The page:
They don’t know the first thing about me.
I put those other gifts down in the day room andthey got snapped up like nobody’s business. I tucked this book in my top drawer thinking I could tear the pages out if I needed some blank paper. It’s thick as a damn Bible. I don’t know who in their right mind could ever fill it. Then this morning I got up early, when the light was just starting to come through the blinds. Usually my pills knock me out ‘til breakfast, when the walkers and wheelchairs make a slow-motion stampede for the dining room. But this morning was quiet. Nobody calling out from their bed, or knocking a mop around. The phones at the nurses’ station weren’t ringing yet, the gardeners weren’t running their leaf blowers, and the delivery trucks weren’t idling outside my window.
This morning I sat straight up in bed like somebody called my name. Lots of times I can’t get out of bed at all. I stay there all day, dozing and waking up, dozing and waking up. I might swallow a few more of my little darlings to settle my nerves. Sometimes whole chunks of the day disappear. Fine by me. But today I woke clear as a bell. I did my bathroom business, sat down here at my dressing table, and started to write.
I got a plan. I’m going to write down everything I ever wanted to say. I’m not holding nothing back and I don’t give a damn what anybody thinks. Most people don’t tell the truth about their lives, including me. I’ve done things I’m not proud of. I lied to keep myself alive because life is hard and there’s things you got to do. But now I got nothing to lose. I’m going to tell the truth, once and for all. I hope those that put me in this place read it when I’m dead—which I have a feeling won’t be long. Maybe then they’ll see.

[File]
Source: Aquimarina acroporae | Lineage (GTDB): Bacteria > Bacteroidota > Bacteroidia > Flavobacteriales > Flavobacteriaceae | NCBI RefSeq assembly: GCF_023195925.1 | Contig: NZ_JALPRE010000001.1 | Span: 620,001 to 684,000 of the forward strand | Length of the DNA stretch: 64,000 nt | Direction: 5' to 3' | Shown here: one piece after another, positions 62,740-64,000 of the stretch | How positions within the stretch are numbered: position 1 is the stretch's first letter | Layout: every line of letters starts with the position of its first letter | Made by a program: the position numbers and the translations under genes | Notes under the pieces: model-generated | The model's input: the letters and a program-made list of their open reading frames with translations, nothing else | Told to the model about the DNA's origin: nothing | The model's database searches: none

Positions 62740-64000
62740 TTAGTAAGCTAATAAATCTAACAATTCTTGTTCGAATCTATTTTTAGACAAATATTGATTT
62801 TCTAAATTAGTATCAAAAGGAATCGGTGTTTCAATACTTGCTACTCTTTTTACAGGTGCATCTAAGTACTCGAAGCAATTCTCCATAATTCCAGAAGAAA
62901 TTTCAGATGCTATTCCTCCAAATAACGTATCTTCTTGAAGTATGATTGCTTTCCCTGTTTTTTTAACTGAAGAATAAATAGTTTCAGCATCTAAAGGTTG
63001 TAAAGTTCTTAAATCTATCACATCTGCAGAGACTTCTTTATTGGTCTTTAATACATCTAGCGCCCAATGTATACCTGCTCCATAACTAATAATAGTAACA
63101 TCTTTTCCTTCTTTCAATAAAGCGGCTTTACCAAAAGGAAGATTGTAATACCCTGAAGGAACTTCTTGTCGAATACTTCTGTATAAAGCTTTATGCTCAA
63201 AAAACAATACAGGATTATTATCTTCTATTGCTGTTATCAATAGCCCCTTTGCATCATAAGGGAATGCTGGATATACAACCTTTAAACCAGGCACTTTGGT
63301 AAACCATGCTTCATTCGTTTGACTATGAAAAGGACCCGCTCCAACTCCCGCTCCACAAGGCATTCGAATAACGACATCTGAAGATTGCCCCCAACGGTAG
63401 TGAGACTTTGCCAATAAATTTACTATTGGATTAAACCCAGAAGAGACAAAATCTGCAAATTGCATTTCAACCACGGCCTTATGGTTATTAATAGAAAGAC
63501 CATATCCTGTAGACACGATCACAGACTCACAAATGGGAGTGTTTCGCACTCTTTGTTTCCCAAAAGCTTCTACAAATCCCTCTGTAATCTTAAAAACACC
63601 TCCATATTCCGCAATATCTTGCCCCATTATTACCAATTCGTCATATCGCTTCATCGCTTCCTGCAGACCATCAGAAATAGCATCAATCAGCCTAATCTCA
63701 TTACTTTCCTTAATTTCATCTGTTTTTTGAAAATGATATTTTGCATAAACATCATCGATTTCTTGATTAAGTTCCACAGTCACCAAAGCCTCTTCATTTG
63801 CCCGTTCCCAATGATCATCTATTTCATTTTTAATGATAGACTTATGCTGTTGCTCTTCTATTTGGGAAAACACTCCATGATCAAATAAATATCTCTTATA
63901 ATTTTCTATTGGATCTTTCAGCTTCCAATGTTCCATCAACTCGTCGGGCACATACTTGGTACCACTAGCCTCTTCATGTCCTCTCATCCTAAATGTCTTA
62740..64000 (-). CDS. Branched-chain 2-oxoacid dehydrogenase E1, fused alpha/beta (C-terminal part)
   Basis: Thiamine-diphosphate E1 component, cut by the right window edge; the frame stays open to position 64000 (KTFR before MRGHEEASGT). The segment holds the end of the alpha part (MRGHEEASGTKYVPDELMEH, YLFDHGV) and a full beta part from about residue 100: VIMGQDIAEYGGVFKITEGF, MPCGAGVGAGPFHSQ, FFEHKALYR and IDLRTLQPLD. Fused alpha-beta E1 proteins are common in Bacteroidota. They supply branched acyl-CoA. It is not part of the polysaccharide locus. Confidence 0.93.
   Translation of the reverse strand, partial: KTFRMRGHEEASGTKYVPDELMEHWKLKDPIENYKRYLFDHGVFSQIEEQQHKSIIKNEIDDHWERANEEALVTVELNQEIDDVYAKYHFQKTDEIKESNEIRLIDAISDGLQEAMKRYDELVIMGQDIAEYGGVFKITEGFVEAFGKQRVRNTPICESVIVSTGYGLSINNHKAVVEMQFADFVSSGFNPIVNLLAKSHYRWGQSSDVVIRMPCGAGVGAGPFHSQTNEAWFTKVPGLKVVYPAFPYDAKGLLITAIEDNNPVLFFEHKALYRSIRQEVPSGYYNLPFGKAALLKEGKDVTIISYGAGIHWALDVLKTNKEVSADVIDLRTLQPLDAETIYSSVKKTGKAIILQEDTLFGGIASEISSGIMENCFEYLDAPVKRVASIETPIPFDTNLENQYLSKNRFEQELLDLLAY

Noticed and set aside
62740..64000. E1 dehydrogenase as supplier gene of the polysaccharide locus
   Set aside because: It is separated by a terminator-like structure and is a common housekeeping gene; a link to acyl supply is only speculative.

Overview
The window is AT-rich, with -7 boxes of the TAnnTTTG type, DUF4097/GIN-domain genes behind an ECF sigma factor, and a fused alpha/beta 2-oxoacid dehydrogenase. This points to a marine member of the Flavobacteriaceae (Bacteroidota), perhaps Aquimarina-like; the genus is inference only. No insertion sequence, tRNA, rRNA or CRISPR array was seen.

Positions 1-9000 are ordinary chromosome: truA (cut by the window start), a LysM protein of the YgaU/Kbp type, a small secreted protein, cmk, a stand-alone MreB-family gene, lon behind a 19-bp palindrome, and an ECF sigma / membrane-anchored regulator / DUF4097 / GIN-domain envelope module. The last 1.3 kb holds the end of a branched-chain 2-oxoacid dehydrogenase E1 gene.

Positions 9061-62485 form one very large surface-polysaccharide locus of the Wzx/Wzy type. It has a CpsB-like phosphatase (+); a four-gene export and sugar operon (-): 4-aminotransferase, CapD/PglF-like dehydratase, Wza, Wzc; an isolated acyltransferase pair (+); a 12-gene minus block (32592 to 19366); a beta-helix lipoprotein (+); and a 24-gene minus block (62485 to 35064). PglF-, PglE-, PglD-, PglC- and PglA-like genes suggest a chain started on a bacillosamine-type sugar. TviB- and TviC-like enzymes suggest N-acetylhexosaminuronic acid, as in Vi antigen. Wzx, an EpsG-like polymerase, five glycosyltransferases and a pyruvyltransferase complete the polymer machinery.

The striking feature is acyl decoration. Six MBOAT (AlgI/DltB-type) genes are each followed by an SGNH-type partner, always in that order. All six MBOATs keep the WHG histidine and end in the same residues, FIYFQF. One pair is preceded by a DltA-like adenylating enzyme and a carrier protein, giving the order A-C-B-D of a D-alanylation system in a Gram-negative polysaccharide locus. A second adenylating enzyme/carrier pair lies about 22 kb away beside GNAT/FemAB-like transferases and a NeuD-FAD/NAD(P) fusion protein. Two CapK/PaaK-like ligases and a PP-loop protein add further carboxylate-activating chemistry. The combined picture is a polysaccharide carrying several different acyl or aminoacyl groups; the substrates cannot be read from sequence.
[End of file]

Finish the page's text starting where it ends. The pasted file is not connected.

The trucks are starting to idle outside new, spitting fumes right into my window. And the inmates are creeping down the hall, yelping like animals fighting to get to the watering hole. Damned if I’m not hungry myself. Those rubbery eggs don’t sound half bad.
I got another reason for keeping this book. It’s called leaving a paper trail. Something fishy’s going on in this place and I want a record in case anything happens to me. That’s right. There’s whispering, and shifty looks, and things gone missing.
It’s all going down here.
I’m using the purple pen.